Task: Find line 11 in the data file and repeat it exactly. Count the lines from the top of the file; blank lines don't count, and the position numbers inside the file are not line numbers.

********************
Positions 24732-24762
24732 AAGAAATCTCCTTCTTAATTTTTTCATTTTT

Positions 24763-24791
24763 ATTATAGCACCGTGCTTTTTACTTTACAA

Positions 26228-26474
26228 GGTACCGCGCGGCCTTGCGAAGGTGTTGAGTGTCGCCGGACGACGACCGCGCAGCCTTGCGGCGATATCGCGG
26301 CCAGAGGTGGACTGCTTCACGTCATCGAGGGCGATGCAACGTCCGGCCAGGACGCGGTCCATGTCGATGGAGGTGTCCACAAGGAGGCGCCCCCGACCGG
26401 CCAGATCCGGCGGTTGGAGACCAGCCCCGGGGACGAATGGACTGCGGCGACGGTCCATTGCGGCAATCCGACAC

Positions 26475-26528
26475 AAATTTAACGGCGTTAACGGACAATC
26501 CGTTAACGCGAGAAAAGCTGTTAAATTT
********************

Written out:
26501 CGTTAACGCGAGAAAAGCTGTTAAATTT